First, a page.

Well-being and support
Resources to support coping during the pandemic
Resources for UM staff and students from Corey Mackenzie, Ph.D., C. Psych (Professor & Director of Clinical Training, Department of Psychology).
The current situation is scary, disruptive, unpredictable, and leaving lots of us feeling disconnected from people we love and care about. If you’re feeling some or all of that here are some things you might consider:
- Let those unpleasant emotions in rather than avoid them, do your best to bring self-compassion to that experience (it’s okay to feel sad and scared right now), and see what those emotions are telling you. For example, loneliness is a signal that we’re not feeling socially connected. Even in the current situation there are things we can do to address that problem – call a friend you haven’t spoken with in a while, send a letter to your grandmother, arrange time to have a virtual coffee with a friend, etc. Finding those kinds of solutions isn’t possible if you push negative emotions away. Plus avoidance of negative emotions not only doesn’t work – it usually intensifies them (just ask your cognitive psychologist colleagues about thought suppression effects).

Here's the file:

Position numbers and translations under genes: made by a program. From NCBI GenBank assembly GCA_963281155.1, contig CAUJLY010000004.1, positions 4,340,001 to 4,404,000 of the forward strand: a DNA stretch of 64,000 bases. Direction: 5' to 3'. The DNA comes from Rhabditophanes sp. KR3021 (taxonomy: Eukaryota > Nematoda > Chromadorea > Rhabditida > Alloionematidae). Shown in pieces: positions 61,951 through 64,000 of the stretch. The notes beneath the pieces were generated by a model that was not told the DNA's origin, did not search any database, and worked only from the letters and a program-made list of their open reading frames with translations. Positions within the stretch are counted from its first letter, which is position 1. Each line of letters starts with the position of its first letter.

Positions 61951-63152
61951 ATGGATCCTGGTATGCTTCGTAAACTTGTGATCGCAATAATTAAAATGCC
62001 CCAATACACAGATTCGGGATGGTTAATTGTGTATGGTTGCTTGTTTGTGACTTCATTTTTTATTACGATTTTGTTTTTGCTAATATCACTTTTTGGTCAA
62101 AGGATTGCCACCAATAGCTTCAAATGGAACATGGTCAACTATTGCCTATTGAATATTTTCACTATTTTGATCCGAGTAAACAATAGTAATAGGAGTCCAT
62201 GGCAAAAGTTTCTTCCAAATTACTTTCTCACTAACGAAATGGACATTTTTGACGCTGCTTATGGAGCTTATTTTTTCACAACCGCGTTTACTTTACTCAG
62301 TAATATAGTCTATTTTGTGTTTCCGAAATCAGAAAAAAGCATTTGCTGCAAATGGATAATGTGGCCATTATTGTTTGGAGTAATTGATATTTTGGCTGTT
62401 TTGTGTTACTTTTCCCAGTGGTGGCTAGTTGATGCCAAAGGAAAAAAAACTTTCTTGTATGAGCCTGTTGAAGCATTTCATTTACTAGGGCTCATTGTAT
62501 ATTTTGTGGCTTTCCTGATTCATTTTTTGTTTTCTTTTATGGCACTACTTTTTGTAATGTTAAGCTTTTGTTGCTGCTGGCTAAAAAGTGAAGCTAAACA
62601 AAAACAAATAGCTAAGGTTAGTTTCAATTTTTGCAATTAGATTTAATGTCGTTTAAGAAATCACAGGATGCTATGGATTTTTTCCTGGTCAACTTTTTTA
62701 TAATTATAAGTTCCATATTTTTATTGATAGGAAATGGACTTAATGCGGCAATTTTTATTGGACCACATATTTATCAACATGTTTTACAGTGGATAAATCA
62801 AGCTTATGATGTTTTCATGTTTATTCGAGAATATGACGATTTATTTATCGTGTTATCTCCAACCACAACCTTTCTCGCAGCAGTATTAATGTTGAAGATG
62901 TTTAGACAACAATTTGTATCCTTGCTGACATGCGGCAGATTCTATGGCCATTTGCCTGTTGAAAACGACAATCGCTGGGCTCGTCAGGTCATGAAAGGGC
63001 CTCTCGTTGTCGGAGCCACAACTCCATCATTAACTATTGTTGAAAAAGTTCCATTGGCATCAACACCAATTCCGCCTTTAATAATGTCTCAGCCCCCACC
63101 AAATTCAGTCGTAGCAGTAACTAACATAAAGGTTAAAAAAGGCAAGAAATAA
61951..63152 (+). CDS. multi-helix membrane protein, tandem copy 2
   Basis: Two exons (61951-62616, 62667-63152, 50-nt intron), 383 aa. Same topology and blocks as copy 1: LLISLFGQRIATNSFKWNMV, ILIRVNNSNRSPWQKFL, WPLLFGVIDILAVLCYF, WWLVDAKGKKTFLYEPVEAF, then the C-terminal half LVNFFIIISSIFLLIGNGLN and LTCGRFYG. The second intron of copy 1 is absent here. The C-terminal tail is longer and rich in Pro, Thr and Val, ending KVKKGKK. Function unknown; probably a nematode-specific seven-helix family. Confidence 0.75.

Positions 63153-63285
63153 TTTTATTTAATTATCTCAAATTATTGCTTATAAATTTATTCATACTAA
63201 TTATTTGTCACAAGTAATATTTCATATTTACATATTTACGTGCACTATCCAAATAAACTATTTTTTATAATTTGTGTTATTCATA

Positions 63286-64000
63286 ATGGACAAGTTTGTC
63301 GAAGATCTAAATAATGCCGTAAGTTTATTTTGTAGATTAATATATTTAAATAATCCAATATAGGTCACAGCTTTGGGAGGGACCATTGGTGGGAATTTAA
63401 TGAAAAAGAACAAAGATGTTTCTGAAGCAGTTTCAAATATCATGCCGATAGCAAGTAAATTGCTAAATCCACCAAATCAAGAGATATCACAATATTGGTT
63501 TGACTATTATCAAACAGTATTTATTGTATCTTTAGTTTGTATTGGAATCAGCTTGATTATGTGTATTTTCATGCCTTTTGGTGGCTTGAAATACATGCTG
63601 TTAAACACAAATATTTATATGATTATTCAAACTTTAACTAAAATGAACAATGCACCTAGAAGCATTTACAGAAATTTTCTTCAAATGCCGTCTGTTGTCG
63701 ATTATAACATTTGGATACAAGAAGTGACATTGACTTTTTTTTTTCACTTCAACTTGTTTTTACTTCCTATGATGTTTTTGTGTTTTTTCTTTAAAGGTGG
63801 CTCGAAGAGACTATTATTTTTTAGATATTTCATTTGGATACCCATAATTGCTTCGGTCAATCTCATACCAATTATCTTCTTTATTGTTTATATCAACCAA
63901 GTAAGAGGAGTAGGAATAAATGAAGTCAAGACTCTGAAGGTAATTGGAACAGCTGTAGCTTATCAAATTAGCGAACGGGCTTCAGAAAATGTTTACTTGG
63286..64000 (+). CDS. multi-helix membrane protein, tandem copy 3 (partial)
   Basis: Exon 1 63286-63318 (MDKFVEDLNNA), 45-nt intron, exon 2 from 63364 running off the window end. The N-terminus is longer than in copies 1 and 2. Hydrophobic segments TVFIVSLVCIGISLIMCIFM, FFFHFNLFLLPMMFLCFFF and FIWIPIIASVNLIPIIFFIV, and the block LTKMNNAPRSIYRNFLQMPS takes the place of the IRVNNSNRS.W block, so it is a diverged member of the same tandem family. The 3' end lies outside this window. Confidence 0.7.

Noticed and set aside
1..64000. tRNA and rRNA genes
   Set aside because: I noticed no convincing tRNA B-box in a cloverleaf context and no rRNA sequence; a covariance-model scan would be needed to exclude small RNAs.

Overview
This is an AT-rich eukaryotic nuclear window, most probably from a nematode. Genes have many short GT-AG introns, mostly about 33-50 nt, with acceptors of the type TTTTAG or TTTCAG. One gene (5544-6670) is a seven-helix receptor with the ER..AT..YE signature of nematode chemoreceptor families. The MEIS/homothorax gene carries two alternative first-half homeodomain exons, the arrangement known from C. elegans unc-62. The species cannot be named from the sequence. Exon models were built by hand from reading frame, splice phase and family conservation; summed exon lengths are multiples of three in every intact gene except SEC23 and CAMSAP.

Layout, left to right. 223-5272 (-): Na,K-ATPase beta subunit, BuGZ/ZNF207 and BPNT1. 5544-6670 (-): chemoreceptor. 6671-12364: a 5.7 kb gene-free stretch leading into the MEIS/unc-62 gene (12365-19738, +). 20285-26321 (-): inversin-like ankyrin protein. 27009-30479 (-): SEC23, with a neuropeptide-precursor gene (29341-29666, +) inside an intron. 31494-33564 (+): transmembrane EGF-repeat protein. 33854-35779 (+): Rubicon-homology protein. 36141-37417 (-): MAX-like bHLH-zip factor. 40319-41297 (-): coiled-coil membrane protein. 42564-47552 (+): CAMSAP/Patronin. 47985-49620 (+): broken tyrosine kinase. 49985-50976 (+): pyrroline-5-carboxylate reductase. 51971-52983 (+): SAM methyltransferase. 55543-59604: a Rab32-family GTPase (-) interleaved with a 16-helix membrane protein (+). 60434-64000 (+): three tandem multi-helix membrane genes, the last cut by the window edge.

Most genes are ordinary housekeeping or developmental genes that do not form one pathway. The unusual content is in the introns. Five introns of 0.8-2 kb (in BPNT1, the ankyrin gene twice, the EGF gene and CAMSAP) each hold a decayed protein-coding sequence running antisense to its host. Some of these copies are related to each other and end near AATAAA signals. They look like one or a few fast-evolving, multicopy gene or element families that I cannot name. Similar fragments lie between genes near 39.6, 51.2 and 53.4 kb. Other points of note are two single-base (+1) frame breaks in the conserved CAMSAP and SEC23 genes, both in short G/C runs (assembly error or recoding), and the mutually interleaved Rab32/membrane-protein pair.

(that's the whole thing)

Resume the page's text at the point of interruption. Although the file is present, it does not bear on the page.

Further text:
- While it’s important to face difficult emotions head on, it’s also important not to get carried away by them. So if you are stuck in fear, sadness, and endless Twitter feeds it’s important to pull yourself out of that experience. There are many ways to do that, including simply naming the emotion you’re feeling (e.g., taking a deep breath, and asking yourself what you’re feeling in moments of distress – is it sadness, worry, overwhelm?), and seeing if you can notice the kinds of thoughts that are associated with strong negative emotions. In moments of distress we might feel like life is awful right now, that things will never be the same, etc. Those are often experienced by us as truths, when in fact they are just thoughts. Recognizing them for what they are gives us opportunities to challenge them, or to just get a bit of distance from them (e.g., by saying to yourself: “I’m having the thought that life is awful right now).